Harrison himself has explained why he was excluded the first two times he tried to make the Steelers roster. By his own admission, he didn’t know what he was doing on the pitch, and so he would stop. Stop running, stop playing, just stop. He once said he left the pitch and told coaches he didn’t know what he was doing.

And along the way, Harrison has acquired a few nicknames given to him by his teammates.

“Two-day vet” arrived “because he was (at the camp) only two days but was acting like a vet.” And then there’s the nickname Harrison still wears today: Deebo. Brett Keisel explained, “His character and the image he has completely mirror the character from the movie ‘Friday’. This Deebo guy. The bully. So we started calling him, Deebo.”

Harrison talks about facing the end of his footballing career after being fired for the fourth time and resigned to finding a normal job where he would work “40, 50, 60 hours a week”. And how he got his last chance in the NFL thanks to Clark Haggans who injured his hand the night before training camp in 2004 and the Steelers who called because they were desperate for a camp corps.

Then came the pre-game field fight between Browns back William Green and outside linebacker Joey Porter during the 2004 regular season, which gave Harrison his first start in the NFL. How Harrison played well in this game and cemented his place in the roster with excellence in special teams. Then came the 2007 season when Porter signed with Miami to create a permanent opening in the starting lineup, which Harrison turned into a 2008 season in which he was voted NFL Defensive Player of the Year and topped it off. as the author of the greatest game in Super Bowl History.

“Hard work pays off,” Keisel said. “He was seriously the best player… in the game.”

Harrison’s interception and 100-yard return for a touchdown in the dying seconds of the first half of Super Bowl XLIII against Arizona is covered from every angle, with commentary from many of the men involved in the game. the subject returns to the place of the play in history, and two comments stand out.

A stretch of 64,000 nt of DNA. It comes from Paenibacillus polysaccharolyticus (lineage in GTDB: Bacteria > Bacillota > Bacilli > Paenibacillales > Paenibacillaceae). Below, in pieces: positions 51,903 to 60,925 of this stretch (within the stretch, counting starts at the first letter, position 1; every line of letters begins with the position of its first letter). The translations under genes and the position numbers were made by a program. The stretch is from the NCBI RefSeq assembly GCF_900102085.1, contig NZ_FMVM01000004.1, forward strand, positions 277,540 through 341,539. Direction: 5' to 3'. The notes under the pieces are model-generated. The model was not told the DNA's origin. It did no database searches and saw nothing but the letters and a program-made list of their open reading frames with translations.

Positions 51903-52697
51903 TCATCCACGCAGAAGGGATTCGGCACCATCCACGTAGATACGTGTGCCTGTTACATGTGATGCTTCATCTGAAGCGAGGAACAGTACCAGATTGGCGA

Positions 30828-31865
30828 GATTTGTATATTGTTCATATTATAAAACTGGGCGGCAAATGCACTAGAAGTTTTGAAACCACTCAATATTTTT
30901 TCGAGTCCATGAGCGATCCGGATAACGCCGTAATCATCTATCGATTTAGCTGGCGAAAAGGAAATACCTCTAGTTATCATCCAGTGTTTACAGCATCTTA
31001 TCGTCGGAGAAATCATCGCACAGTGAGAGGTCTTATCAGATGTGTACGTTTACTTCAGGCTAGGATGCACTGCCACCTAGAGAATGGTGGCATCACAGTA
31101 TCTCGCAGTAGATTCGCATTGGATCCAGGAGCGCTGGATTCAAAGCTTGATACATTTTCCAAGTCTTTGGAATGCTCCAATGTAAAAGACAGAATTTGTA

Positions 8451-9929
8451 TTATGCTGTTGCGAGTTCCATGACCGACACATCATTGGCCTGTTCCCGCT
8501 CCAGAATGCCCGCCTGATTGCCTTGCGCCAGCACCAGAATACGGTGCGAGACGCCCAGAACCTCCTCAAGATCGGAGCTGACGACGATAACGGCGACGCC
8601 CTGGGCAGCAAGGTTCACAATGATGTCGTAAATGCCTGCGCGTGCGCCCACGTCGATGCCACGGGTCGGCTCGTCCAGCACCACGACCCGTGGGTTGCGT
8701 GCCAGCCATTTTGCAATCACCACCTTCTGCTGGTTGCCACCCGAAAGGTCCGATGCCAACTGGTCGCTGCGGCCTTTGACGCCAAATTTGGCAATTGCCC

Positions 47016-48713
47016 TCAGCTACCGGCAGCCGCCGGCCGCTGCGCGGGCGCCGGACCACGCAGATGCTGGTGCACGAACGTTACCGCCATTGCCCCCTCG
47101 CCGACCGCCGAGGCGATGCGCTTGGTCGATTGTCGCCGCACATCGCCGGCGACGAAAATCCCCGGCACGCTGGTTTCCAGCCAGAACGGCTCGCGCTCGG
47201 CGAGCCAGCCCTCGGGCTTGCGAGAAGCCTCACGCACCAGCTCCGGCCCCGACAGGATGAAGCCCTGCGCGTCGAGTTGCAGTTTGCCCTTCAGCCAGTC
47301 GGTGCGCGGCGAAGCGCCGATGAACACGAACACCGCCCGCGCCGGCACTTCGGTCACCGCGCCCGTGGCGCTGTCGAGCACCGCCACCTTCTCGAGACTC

The first was from Harrison himself, who ceded it to Franco Harris to make the immaculate reception the greatest game in NFL history, but then he said, “But when it comes to the ‘Super Bowl story… “The second statement came from Dick LeBeau, a Hall of Fame cornerback for the Detroit Lions and the defensive coordinator for the Steelers that day, who had a 59-year career in the NFL as a player and coach: “It’s the best defensive game I’ve ever seen.

The final chapter of this ‘football life’ deals with James Harrison’s interrupted retirement when some of his Steelers teammates asked him to come back and help them and the role his two sons, Henry and James, played in that decision; being cut off by the Steelers and then signing with the New England Patriots; and how the man who had a contempt for the media now makes a living as an actor in “Heels” playing the role of a character named Apocalypse.

“My greatest accomplishment has yet to happen,” said Harrison. “I’m trying to raise two boys to be men.”

It’s somewhat fitting for Joey Porter to make one final thought on James Harrison’s legacy: “He wants to be remembered as a badass, and I think he did.”